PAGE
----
Humans are very good at creating ordered systems. This is how we have chosen to work – the process. The process. The process.
We also have to deal with chaotic systems (which David says is yet to have an agreed definition). Not a natural phenomenon. No constraints. Random (says David.)
Complex systems – we need to manage the positive attractors to direct behaviours. When things go wrong, we need to increase the constraints. It’s an evolutionary system – you cannot go back. You cannot start again. You cannot predict outcomes. Amplify what you desire, dampen what you don’t.
See Cynefin’s sense-making framework. And Dave’s slide. (This framework could, it strikes me, direct one’s approach to everything – from raising a family to leading business. This is
systems thinking. No it isn’t. Is it?)
“Complex systems have propensities and dispositions, but no linear material cause.”
Social networks are unstructured (and great for finding stuff) but intranet navigation is ordered and structured…
Basic process design seeks the simple, single way. Better processes accept variation. (Think about all the ways you can start creating a new document on your computer – there isn’t one way.)
Writing in the margins of your text books helps you find the information you want decades later – better than search. Humans are better at recognising complex / complicated patterns than keywords.
We evolved as malicious gossip – we tell stories about failure. Learning like this leads to novelty. Success does not.
Muscle-memory takes two years – the body and brain have to evolve together. Important for learning to drive. But also computer systems. Our brains rewire around our tools.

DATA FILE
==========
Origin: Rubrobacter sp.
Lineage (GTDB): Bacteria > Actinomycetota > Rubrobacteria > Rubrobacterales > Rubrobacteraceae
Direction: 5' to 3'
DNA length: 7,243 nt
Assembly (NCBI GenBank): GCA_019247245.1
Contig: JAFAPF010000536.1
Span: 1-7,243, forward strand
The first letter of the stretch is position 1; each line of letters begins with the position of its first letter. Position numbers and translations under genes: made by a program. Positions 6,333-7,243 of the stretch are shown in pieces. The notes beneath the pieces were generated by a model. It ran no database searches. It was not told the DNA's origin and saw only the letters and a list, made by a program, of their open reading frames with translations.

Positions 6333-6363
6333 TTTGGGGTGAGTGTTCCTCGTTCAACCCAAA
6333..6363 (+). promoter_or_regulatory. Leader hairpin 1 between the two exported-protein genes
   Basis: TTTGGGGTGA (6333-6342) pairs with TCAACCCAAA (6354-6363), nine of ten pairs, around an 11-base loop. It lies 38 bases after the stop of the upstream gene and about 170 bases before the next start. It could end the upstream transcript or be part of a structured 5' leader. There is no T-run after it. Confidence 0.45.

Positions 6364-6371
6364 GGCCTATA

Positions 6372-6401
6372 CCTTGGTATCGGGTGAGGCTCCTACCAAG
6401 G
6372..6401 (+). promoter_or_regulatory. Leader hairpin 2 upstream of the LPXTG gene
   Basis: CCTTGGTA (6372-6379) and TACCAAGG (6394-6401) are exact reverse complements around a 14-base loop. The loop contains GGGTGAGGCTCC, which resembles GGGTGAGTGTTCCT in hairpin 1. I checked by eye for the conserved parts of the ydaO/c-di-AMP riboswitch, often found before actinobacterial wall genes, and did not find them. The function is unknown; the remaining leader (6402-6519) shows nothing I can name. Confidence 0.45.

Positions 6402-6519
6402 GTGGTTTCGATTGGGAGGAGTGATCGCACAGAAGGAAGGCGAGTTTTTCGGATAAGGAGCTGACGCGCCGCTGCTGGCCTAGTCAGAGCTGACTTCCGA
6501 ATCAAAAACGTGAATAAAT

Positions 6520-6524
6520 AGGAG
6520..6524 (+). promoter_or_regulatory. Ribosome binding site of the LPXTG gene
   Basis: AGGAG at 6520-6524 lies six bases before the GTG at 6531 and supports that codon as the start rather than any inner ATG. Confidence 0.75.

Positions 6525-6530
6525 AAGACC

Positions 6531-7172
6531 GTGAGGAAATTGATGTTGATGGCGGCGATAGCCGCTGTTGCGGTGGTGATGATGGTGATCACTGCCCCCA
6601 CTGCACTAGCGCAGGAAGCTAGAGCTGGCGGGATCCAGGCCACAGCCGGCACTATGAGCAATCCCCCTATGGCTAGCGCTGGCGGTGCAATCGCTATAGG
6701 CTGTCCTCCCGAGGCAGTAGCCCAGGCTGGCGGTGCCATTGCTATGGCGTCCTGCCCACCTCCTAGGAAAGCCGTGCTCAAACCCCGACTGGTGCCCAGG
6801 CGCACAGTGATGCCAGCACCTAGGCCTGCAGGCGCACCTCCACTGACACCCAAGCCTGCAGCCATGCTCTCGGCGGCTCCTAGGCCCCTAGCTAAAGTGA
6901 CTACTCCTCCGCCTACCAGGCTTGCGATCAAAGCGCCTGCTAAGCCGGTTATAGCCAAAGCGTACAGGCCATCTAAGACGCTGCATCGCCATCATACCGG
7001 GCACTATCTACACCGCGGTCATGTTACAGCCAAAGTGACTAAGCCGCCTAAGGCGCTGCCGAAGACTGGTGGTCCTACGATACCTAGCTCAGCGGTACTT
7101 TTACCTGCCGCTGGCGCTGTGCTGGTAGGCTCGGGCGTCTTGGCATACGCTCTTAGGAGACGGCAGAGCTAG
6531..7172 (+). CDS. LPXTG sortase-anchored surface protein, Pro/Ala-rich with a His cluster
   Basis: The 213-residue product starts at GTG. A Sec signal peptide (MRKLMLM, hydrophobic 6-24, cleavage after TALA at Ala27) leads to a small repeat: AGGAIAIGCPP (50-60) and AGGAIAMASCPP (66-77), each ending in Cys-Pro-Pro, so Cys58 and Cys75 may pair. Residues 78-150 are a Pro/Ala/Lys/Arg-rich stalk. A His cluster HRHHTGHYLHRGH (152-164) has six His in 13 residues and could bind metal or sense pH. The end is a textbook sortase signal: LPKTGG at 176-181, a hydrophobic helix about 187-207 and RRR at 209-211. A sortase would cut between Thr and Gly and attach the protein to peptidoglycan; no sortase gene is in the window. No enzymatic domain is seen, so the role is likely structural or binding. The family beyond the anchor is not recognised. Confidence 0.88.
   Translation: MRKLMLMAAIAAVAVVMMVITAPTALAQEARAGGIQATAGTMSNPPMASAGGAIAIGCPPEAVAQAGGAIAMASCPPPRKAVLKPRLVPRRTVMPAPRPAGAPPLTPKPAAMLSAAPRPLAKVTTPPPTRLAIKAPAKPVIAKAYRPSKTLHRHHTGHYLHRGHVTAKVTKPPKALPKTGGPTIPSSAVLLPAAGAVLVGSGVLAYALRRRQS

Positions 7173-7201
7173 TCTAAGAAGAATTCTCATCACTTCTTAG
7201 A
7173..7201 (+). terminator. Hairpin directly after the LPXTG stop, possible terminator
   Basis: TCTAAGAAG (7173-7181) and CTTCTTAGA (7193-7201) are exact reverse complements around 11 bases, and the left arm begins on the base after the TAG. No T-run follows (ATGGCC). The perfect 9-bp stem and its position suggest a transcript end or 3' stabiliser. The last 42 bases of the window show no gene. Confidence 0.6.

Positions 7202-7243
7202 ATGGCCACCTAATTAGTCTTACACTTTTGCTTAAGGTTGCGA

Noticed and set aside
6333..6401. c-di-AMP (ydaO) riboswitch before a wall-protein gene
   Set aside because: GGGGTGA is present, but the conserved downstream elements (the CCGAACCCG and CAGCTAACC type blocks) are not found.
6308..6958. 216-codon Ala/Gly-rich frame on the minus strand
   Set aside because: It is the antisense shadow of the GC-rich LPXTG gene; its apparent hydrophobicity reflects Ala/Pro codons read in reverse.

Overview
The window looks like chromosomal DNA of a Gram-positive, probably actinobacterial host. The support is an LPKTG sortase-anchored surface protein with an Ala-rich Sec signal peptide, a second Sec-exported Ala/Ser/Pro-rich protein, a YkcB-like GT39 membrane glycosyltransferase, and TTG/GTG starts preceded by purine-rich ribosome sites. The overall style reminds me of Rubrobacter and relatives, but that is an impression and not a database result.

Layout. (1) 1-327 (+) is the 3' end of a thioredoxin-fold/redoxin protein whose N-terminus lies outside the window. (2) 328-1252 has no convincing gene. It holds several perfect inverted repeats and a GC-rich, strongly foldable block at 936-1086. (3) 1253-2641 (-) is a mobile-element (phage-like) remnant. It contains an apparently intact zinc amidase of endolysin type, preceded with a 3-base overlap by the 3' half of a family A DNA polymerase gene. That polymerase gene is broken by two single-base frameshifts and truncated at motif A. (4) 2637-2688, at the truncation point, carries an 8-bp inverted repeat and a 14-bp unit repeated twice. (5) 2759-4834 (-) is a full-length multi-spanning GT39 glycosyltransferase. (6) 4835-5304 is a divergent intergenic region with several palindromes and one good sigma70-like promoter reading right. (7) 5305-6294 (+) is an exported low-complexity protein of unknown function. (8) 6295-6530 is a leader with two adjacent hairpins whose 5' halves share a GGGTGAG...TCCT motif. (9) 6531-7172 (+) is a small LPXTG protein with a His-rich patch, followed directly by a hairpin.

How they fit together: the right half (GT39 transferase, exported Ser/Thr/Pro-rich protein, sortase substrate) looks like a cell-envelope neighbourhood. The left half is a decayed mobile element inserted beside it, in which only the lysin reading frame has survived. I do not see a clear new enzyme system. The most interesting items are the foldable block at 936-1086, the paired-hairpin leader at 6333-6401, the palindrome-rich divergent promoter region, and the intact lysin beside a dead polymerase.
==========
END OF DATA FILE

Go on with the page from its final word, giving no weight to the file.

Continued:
Dave reminded us that language affects understanding, and those people who choose not to get into specialist vocabulary are choosing not to think. (Double plus good.)
— Martin Risgaard (@Risgaard) February 26, 2015
The brain is not a catalogue / library.
David expects intranets to fade away – but only when IT departments allow app deployment. The future is distributed; ties will be weak and loosely coupled.
“The intranet is going to die.”
We will move away from single systems, onto distributed systems.
Meaning does not reside in text.
Employee surveys? Don’t ask for evaluations, ask for descriptions.
Allowing ambiguity provides richer data. Example: describing poor water rather than categorising it increases fault reporting at a water company (ooh, which one?).
Homework: learn Cynefin’s framework, and how to nudge each quarter. Stop evaluating things and start describing things (narrative). Sit and investigate each sharp sentence above. David had hundreds of info-dense phrases. The meaning matters.
— Francis Rowland (@francisrowland) February 26, 2015